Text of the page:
South Korea’s president said Wednesday he’s open to meeting with North Korean leader Kim Jong Un if certain conditions are met, as he vowed to push for more talks and cooperation with the North to try to resolve the nuclear standoff.
President Moon Jae-in has previously floated the idea of a summit with Kim under conditions. But his latest comments came a day after the North agreed to send a delegation to next month’s Winter Olympics in South Korea and hold military talks on reducing animosities along their tense border the measures that Moon’s government has been demanding.
The accords, reached at the rivals’ first meeting in about two years, were widely viewed as a positive step following a year of escalating tension over Kim’s advancing nuclear and missile programs. But critics cautioned against reading too much from the North’s moves because tensions could flare again quickly as Pyongyang still openly seeks to expand its weapons arsenal. They also say Kim may push for better ties with Seoul as North Korea feels the pain of U.S.-led international sanctions.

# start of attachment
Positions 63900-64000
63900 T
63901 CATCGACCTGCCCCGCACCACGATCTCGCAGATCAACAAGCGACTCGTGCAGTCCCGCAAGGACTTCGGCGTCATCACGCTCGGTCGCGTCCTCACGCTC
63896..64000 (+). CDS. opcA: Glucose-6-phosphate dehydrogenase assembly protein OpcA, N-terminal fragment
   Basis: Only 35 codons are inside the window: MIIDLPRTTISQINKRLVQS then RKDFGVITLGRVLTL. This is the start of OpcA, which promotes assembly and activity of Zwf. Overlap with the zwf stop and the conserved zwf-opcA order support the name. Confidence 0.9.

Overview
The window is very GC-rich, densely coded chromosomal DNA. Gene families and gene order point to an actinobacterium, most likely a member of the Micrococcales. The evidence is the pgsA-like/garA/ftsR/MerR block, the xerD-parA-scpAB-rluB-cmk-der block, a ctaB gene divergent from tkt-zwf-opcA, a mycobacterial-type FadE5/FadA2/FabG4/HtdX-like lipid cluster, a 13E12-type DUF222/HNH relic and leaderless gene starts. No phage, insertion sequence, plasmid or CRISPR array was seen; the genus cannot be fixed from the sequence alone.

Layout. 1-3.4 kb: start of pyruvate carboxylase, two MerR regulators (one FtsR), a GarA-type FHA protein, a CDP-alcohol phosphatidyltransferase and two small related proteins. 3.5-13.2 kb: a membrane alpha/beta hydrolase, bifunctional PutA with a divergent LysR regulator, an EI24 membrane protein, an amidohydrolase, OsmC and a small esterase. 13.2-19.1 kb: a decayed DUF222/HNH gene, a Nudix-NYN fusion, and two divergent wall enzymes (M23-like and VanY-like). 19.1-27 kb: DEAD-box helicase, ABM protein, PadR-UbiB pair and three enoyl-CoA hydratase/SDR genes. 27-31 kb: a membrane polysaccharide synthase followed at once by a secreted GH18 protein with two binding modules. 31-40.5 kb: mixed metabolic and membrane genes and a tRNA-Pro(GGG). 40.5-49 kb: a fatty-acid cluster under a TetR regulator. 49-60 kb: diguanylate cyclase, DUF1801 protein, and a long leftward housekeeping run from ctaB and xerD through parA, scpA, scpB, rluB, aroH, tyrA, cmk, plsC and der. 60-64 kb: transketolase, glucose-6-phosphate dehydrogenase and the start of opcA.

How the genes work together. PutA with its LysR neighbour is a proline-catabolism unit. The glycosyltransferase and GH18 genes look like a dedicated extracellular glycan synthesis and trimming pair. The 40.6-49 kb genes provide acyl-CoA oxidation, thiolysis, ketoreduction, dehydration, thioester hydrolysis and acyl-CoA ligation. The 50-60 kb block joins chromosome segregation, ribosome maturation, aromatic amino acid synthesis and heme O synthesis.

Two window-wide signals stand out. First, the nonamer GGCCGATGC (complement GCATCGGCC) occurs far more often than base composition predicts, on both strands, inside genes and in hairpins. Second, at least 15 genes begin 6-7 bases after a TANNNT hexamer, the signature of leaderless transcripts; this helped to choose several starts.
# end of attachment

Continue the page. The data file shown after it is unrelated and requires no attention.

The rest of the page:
During a televised news conference in Seoul, Moon described the North’s Olympic participation as “very desirable,” but said that inter-Korean relations cannot be improved without progress in the nuclear standoff and vice versa.
Moon said North Korea will face harsher international sanctions and pressure if it resorts to fresh provocations, adding that “denuclearization of the Korean Peninsula is path to peace and our goal.”
Moon, a liberal who favors a peaceful, diplomatic solution to the nuclear issue, still said he “keeps myself open to any meeting including the summit” with Kim if it could help improve inter-Korean ties and resolve the nuclear tension. He said he’ll push for more talks and cooperation with North Korea for the same purpose.
“To have the summit, some conditions must be established. I think a certain level of success must be guaranteed,” Moon said.